"Each man has a song and this is my song." (Leonard Cohen)

Sunday, December 22, 2013

Death Rides a Horse aka Da Uomo a Uomo (UA, 1968)

Better than a non-Western but that's about all you can say

This spaghetti western just staggers up to two revolvers as being only dire, not abysmal.

It was released by United Artists in ’68, starred Lee Van Cleef, and the music was by Ennio Morricone (a score admired by Tarantino and used in Kill Bill, apparently), so the movie had the credentials. Unfortunately, it is too long and too slow and ridden with clichés. The writing is rotten.
Fifth movie and only Western of director Giulio Petroni (he only made a fistful of films), this one is reasonably well done as spaghettis go. There is some attempt at photography (Carlo Carlini) and Petroni does try to achieve tension. Lee adds weight to the acting in a sort of sub-Colonel Mortimer role and Californian John Phillip Law, decked out like Clint, does his best to look steely and be quick on the draw.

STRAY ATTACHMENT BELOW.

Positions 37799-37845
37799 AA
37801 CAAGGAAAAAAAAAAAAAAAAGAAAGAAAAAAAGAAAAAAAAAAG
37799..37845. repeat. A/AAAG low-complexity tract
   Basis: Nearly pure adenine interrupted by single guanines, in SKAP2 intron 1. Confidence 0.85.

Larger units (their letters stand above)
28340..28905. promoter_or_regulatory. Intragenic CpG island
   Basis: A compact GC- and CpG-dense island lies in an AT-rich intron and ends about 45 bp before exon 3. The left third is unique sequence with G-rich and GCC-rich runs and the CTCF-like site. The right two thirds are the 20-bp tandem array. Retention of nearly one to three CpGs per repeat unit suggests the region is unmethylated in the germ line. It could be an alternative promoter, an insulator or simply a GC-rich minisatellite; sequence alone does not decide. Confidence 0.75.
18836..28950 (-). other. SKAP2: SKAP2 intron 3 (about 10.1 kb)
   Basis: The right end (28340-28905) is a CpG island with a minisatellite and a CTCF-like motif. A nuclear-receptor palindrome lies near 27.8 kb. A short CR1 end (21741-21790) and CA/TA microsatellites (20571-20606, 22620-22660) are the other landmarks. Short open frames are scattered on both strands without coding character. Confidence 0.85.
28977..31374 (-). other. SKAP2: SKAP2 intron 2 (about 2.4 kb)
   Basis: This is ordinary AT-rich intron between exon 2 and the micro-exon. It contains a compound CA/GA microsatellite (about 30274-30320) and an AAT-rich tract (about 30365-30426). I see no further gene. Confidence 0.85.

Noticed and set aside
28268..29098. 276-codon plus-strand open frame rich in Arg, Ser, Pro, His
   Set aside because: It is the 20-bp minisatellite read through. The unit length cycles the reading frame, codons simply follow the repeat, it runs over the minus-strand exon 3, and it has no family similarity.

Clint lookalike (-ish)
Lee and Law are both after revenge against the same gang, Lee because he was a member of it and they double-crossed him so that he got 15 years’ hard labor, and Law because the same gang killed his whole family after raping his mother and sister. The gang isn’t the kind you would invite to tea. Lee ‘n’ Law are rivals, as they both want to kill the desperadoes and do not care to see the other get there first.

Luigi Pistilli (Father Ramirez the year before in The Good, the Bad and the Ugly) is the principal baddy, the rich banker Walcott who robs his own bank (a very well-known trope) and is generally without scruples. He reprised the same role shortly after in The Great Silence/Il Grande Silenzio, directed by Sergio Corbucci. Brit character actor Anthony Dawson, bit-parter in many a James Bond flick, plays a very plummy-voiced secondary baddy and gang member.
Signor Van Cleef
Lee van Cleef did a dozen or more spaghetti westerns at the end of his career. In fact, after Eastwood he's probably the most famous American to star in them. They were all pretty dire but this one was probably his best.
To be perfectly honest, you do not need to see this film. No one will think you an inexpert Western fan if you skip it. Nor will you have foregone a great work of dramatic art.

But it isn’t total dross and if you had nothing better to do on a wet afternoon, well, better to watch this film than waste time sitting through a non-Western, some boring Shakespeare play or something. I’ve probably been over-generous in awarding it two guns but I just felt I needed to distinguish it from the utter crap that was churned out industrially in the late sixties with no respect for the genre, just as exploitation. Signor Petroni at least made an effort.


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